3 Ways to Set Up an Overhead Camera Rig

Big flat lays are very much in trend both commercially and with social media. Here are three ways that I set up the camera on an overhead rig as well as their pros and cons.

Flat lays seem to be here to stay. As a food photographer, they are a staple of my portfolio. I probably shoot more flat lays than any other angle in my line of work. They are also becoming more popular as thumbnails on YouTube and for any brand to display their products on social media. 

In this video, I look at the three methods that I commonly use. The C Stand seems to be the trend on YouTube at the moment, although it is incredibly unstable. There is the super clamp on to the studio background stand, which is my preferred on-location option if the space allows. And then, there's the massive studio stand, which is great in a studio, but not really a viable option anywhere else. 

Although these are the three main options that I cover in the video, I have myself used a few other rigs in the past, including dangling off a high ladder with a Phase One in one hand while the other grips the ladder tightly. Camera shake, framing, and safety are perhaps somewhat an issue here, but when the surprise monster flat lay is sprung upon you, it can get you out of a tight spot. Please don't attempt it yourself.

I don't mention it in the video, but when I use the C stand or super clamp option, I tend to tether my camera to it with either the strap of something similar, just in case it does drop. It is always good to have a backup plan. 

Scott Choucino's picture

Food Photographer from the UK. Not at all tech savvy and knows very little about gear news and rumours.

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I like placing a mirror to bounce the shot off for another option.

Option 4 - Induro 505XXL and a Manfrotto 131D.

The C-Stand is hilariously unstable for on location. The Induro gets tall enough where nobody is working on their knees (this I have ABSOLUTELY NO PATIENCE FOR, your stylists deserve better than that), and you can still walk under and around it. Hang a sandy from the center, you’re solid as a rock.



2 light stands.
3 superclamps.
Ball head.
Piece of 2x1 planed timber.
Superclamp on top of each stand.
Timber clamped between them
3rd clamp in middle with ball head and camera fitted.
A round horizontal bar is poo. It rotates all the time. Annoying.
Failing that I just clamp the camera on the railing of the mezzanine above my studio floor.

(Obvs, need a mezzanine floor and railing for that one and is less portable)

I follow Wyle E. Coyote Acme Designs in my set up .

It doesn't matter how much you weigh down the base, the flex is due to the dimension of the arm and the weight at the end of it.

The only remedy is to change the weight ratio and dimensions of the arm.

C-stand with single-arm seems to be very popular amongst beginners for overhead shots, it's like they never heard of a tripod.. :-)

EDIT: Just to clarify I do NOT refer to Lee Christiansen as a beginner. I'm referring to various youtubers who recommend this to their subscribers, this without taking into account of the fact many people starting out do not even know how to set up a C-stand properly.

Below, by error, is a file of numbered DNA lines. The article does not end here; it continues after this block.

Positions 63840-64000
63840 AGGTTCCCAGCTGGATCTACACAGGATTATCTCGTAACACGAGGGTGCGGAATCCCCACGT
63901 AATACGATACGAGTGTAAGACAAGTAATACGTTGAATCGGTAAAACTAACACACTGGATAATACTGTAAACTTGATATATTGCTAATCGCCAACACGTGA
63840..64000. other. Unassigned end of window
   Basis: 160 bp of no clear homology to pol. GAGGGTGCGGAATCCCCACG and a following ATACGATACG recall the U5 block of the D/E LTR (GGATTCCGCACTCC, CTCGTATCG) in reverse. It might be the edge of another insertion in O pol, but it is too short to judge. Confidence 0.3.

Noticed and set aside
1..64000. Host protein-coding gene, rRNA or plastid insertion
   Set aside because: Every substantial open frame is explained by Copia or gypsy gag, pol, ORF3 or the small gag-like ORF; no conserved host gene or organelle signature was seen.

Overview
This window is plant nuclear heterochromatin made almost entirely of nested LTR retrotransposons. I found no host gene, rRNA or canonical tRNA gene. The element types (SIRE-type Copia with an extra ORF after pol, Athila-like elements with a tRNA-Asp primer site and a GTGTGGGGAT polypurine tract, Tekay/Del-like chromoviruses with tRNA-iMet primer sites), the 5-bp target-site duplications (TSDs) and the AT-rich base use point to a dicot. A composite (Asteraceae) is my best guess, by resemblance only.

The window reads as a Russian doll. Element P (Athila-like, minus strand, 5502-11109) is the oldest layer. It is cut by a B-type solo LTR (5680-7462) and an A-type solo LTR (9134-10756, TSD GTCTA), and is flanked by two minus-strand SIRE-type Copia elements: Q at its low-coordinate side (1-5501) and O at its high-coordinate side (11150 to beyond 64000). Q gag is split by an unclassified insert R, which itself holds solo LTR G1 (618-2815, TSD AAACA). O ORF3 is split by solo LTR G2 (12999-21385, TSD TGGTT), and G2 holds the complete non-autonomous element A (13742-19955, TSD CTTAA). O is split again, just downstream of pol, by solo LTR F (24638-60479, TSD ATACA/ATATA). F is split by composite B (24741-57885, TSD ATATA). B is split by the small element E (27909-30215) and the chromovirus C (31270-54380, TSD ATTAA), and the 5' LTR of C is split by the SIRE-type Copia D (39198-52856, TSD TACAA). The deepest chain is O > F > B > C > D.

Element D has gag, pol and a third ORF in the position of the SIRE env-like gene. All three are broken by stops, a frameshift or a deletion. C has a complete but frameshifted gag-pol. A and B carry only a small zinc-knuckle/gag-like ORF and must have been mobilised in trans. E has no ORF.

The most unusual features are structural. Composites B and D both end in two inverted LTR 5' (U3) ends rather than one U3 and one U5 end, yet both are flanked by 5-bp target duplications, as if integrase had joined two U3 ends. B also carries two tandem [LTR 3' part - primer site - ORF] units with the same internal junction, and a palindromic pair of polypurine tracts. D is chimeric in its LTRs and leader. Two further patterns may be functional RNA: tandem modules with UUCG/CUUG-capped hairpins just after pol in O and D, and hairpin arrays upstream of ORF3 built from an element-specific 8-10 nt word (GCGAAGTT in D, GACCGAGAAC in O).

I shoot mainly on location and my preference is the heavy tripod with arm, C Stand with Super clamp or travel tripod with articulating arm. It is all about stability and confidence in having your camera up high. It's amazing how people on set don't pay attention to where camera, lights and scrims are and bump into them. Survival of the fittest or natural selection?

Question and open to suggestions here.
I have a shoot coming up where the client wants a top down shot of a hotel lobby floor design... Preferably as wide as possible. I have access to the second story balcony looking down over the lobby floor.
I was going to shoot a top down shot of the area in the close vicinity of the balcony with the C stand rig, and thought to use that for the rest of the areas around the floor as well.
Now I'm considering adding the cross bar and two light stands with the super clamp set up as well for other spots...
All while the camera (Sony a7r3) is mounted and tethered to C1 below and out of frame.

Thoughts? Suggestions?

Originally the client suggested drone shots of the space interiors, but theres a massive chandelier and the hotel will be open to guests as we do this. Not to mention I'm not a drone pilot or shooter at all. So I want to be as unobtrusive as possible.


rolling stand and super boom. lots of safety cables and counter weights

Here's mine from last week. It was the maiden voyage for the rig. 8ft length of aluminum square tube superclamped to two light stands (1004BAC's) The A clamps on either end were to cover the ends (protective endcaps now installed.) Future Improvements: shoot tethered- I'm 6'4", the AD was 5'4". At a certain height, the flippy screen doesn't cut it. We resorted to Live View on the Fuji app, but ask anyone how they like that gem of software and prepare to duck flying beer bottles. A geared head would have sped things up considerably, too.